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Peerless Oil & Gas Co. v. Heiner

January 6, 1936


Appeal from the District Court of the United States for the Western District of Pennsylvania; Frederic P. Schoonmaker, Judge.

Author: Buffington

Before BUFFINGTON, DAVIS, and THOMPSON, Circuit Judges.

BUFFINGTON, Circuit Judge.

The question in this case is whether the taxpayer, Peerless Oil Company, is entitled under section 234 (a) of the Revenue Act of 1926, 44 Stat. 41, to deduct certain debts for the taxable year of 1927 as worthless.

The taxpayer made to a corporation several large loans on real estate located in Florida. These loans were secured by second mortgages. After making loans totaling $318,000, the plaintiff was forced to purchase certain first mortgages on the property in order to protect its investment. On June 15, 1927, the taxpayer knew that a certain part of its loans was uncollectible and its board of directors passed a resolution authorizing foreclosure of this property, stating that it realized that the loans were uncollectible and that a substantial loss would result. The taxpayer made a separate entry in its books on July 31, 1927, to the effect that the loans receivable on the property involved, amounted to $656,000. In November it appeared that foreclosure of the property could not be accomplished in 1927 and the taxpayer resolved that the property should be appraised in order to establish the approximate value of the loss sustained. The Miami Realty Board appraised the property at a fair market value of $262,000 at the end of 1927. The taxpayer was under the impression the loss on this property could not be claimed in 1927 and did not take any loss on its return for that year.In 1929 the taxpayer charged off for bad debts $600,000 on account of Florida property, including this property, and claimed the loss in its income tax return for that year. Prior to that time, on April 12, 1929, the taxpayer filed a claim for refund of income taxes in the sum of $53,000 for the year 1927 and at the same time filed an amended return for 1927 in which it claimed a loss of $405,000 incurred as a result of the loans on the Florida properties. The loss was allowed for 1929, but the Commissioner denied the deduction for 1927, and the taxpayer brought this suit in the District Court for refund of taxes paid for 1927.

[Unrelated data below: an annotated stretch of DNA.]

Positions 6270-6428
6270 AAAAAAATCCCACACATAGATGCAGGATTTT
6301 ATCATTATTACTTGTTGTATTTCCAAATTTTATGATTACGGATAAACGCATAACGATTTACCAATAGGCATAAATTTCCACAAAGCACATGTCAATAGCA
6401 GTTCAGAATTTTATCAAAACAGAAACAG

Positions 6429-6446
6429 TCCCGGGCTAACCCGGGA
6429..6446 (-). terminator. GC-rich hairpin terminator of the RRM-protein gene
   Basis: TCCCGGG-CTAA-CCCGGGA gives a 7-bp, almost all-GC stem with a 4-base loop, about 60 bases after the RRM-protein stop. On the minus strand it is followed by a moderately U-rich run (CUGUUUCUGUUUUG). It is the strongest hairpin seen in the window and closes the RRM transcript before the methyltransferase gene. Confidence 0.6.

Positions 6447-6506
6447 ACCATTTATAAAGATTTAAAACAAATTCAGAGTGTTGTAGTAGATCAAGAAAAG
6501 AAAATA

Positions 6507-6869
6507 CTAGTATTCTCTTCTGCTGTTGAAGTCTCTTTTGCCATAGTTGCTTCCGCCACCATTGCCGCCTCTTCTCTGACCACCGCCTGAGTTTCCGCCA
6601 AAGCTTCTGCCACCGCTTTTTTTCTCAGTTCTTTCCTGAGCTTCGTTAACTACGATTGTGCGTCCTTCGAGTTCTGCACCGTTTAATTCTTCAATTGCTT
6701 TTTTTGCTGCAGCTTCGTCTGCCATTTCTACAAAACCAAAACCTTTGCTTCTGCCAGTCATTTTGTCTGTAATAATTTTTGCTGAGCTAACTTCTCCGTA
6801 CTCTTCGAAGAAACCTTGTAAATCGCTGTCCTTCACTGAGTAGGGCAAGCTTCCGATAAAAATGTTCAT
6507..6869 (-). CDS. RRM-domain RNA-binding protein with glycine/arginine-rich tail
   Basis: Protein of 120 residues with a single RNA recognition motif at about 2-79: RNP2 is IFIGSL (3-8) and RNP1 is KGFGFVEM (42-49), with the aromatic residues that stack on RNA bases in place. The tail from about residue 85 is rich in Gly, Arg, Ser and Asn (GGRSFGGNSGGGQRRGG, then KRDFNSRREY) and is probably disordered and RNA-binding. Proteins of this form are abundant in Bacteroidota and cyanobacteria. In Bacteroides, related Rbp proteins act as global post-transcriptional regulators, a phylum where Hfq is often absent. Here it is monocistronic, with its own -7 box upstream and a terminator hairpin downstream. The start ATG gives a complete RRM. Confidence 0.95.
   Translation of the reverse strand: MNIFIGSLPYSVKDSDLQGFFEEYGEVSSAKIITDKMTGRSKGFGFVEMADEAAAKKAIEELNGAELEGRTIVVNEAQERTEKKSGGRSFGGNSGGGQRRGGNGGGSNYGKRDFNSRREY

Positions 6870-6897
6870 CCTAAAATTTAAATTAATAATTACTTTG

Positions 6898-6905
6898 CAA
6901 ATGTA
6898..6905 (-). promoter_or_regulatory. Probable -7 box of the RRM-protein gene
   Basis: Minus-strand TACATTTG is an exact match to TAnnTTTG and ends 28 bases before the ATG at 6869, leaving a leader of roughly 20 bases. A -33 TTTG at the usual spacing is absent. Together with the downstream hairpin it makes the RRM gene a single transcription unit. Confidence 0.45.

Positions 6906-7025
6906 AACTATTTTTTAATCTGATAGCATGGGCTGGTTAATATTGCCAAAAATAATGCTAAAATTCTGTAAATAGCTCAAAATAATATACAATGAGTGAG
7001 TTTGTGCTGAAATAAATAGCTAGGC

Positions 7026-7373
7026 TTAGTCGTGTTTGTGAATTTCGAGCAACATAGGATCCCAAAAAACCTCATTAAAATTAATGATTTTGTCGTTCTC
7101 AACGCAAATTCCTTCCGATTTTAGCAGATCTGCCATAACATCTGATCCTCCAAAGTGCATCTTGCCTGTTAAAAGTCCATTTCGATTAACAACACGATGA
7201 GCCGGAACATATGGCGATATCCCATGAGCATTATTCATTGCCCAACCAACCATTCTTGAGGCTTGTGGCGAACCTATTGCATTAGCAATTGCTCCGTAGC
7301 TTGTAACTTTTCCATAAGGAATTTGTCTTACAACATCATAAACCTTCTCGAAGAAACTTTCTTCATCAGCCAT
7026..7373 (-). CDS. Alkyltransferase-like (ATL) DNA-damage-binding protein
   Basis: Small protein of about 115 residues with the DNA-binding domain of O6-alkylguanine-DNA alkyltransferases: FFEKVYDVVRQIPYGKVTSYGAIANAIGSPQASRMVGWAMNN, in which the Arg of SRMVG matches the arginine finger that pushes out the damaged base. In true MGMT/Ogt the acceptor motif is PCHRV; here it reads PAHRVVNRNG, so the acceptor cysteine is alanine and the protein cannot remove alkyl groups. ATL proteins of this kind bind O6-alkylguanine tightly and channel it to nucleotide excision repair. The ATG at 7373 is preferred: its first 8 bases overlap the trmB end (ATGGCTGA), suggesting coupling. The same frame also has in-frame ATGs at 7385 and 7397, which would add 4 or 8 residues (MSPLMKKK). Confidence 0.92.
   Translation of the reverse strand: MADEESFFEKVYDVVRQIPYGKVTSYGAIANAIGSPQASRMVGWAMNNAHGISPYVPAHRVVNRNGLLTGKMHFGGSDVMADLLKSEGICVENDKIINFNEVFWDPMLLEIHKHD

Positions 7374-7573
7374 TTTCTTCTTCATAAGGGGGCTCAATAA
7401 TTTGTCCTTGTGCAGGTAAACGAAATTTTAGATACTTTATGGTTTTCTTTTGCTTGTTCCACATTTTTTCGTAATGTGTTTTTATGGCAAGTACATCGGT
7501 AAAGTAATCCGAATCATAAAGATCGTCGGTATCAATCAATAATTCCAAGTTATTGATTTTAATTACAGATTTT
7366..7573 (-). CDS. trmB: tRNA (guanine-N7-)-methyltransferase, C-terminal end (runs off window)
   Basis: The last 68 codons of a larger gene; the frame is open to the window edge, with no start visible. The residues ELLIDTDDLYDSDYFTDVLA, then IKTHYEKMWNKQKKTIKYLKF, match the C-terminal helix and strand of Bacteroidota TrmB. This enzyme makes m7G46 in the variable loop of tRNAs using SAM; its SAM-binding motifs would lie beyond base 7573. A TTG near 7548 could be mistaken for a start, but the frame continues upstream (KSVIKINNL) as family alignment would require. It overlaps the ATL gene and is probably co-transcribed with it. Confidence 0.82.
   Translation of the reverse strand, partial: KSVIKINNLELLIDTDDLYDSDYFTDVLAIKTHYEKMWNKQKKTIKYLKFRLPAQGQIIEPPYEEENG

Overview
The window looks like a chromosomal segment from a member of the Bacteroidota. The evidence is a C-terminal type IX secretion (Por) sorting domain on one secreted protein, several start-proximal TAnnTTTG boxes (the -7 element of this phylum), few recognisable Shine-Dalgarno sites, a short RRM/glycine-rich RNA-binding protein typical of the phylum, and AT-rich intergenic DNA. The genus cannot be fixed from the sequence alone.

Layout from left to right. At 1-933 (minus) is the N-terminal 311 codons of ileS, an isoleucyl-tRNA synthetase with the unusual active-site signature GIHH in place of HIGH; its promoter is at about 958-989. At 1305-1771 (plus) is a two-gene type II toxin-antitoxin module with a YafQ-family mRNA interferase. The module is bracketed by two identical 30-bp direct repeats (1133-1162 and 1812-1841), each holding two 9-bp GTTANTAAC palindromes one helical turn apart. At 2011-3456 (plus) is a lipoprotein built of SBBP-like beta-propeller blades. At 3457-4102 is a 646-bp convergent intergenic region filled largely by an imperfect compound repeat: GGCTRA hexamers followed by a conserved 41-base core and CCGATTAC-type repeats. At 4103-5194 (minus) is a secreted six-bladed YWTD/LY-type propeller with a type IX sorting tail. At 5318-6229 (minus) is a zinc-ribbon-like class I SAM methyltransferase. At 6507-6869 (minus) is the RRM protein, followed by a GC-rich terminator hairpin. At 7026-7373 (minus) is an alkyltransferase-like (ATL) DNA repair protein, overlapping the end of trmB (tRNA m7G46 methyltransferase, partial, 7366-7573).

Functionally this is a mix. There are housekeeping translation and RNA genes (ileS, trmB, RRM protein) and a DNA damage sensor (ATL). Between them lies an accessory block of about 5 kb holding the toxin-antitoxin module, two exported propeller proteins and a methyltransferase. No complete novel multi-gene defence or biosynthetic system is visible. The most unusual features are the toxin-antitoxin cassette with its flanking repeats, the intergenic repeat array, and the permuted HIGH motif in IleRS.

Section 234 (a) provides: "There shall be allowed as deductions: * * * Debts ascertained to be worthless and charged off within the taxable year * * * and when satisfied that a debt is recoverable only in part, the Commissioner may allow such debt to be charged off in part."

The taxpayer contends it is entitled to the refund on the ground that the debt became worthless in 1927 and was actually charged off in that year; that in any event the loss deducted is a partly worthless debt; and that it is not estopped from claiming the loss in 1927 because it claimed the same loss and was allowed a deduction in 1929. It seems to us that the conclusion reached by the District Court that the taxpayer cannot take the loss in 1927 is correct.While the loss was really realized in 1927, the taxpayer, by reason of its own mistaken understanding of the law, failed to properly charge off the loss for that year; in fact it did not charge it off until 1929 and then filed an amended return and a claim for refund. But not being satisfied to await the determination of that it took the deduction in its return for 1929 while the claim for refund was pending and the Commissioner allowed the loss to be deducted in 1929 but subsequently denied the claim for refund. It is true that the taxpayer has failed only to comply with the requirement of the statute, to wit, that the debt be charged off within the taxable year on its books, but that is the requirement of the law and, as provided in Treasury regulations, the taxpayer must make every reasonable effort to ascertain the facts necessary to make a correct return within the taxable year.The requirement of the statute should be followed to assure the orderly and speedy determination of these tax matters, which the Congress intended to be so done finally in the course of every calendar year.

It therefore seems to us that the Commissioner did not abuse the discretion given him by the statute in refusing to open the taxpayer's return for 1927, after the taxpayer had asked for and been allowed the deduction in 1929.

Its judgment is, therefore, affirmed.


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